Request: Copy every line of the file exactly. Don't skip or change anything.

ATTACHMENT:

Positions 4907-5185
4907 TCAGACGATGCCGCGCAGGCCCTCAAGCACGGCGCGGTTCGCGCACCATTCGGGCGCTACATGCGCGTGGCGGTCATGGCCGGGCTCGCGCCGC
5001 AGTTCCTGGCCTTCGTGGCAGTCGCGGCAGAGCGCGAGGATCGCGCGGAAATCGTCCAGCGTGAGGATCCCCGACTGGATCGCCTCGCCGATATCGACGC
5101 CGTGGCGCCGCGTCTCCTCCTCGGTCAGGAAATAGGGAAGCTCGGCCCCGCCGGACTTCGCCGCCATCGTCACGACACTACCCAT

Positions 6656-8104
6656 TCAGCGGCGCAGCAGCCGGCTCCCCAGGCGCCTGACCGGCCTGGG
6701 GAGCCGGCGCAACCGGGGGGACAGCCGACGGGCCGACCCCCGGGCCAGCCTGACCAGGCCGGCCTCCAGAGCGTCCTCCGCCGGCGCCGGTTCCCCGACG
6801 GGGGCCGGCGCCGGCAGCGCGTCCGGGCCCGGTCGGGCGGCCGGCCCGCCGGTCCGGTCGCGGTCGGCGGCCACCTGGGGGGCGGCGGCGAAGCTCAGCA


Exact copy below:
Positions 4907-5185
4907 TCAGACGATGCCGCGCAGGCCCTCAAGCACGGCGCGGTTCGCGCACCATTCGGGCGCTACATGCGCGTGGCGGTCATGGCCGGGCTCGCGCCGC
5001 AGTTCCTGGCCTTCGTGGCAGTCGCGGCAGAGCGCGAGGATCGCGCGGAAATCGTCCAGCGTGAGGATCCCCGACTGGATCGCCTCGCCGATATCGACGC
5101 CGTGGCGCCGCGTCTCCTCCTCGGTCAGGAAATAGGGAAGCTCGGCCCCGCCGGACTTCGCCGCCATCGTCACGACACTACCCAT

Positions 6656-8104
6656 TCAGCGGCGCAGCAGCCGGCTCCCCAGGCGCCTGACCGGCCTGGG
6701 GAGCCGGCGCAACCGGGGGGACAGCCGACGGGCCGACCCCCGGGCCAGCCTGACCAGGCCGGCCTCCAGAGCGTCCTCCGCCGGCGCCGGTTCCCCGACG
6801 GGGGCCGGCGCCGGCAGCGCGTCCGGGCCCGGTCGGGCGGCCGGCCCGCCGGTCCGGTCGCGGTCGGCGGCCACCTGGGGGGCGGCGGCGAAGCTCAGCA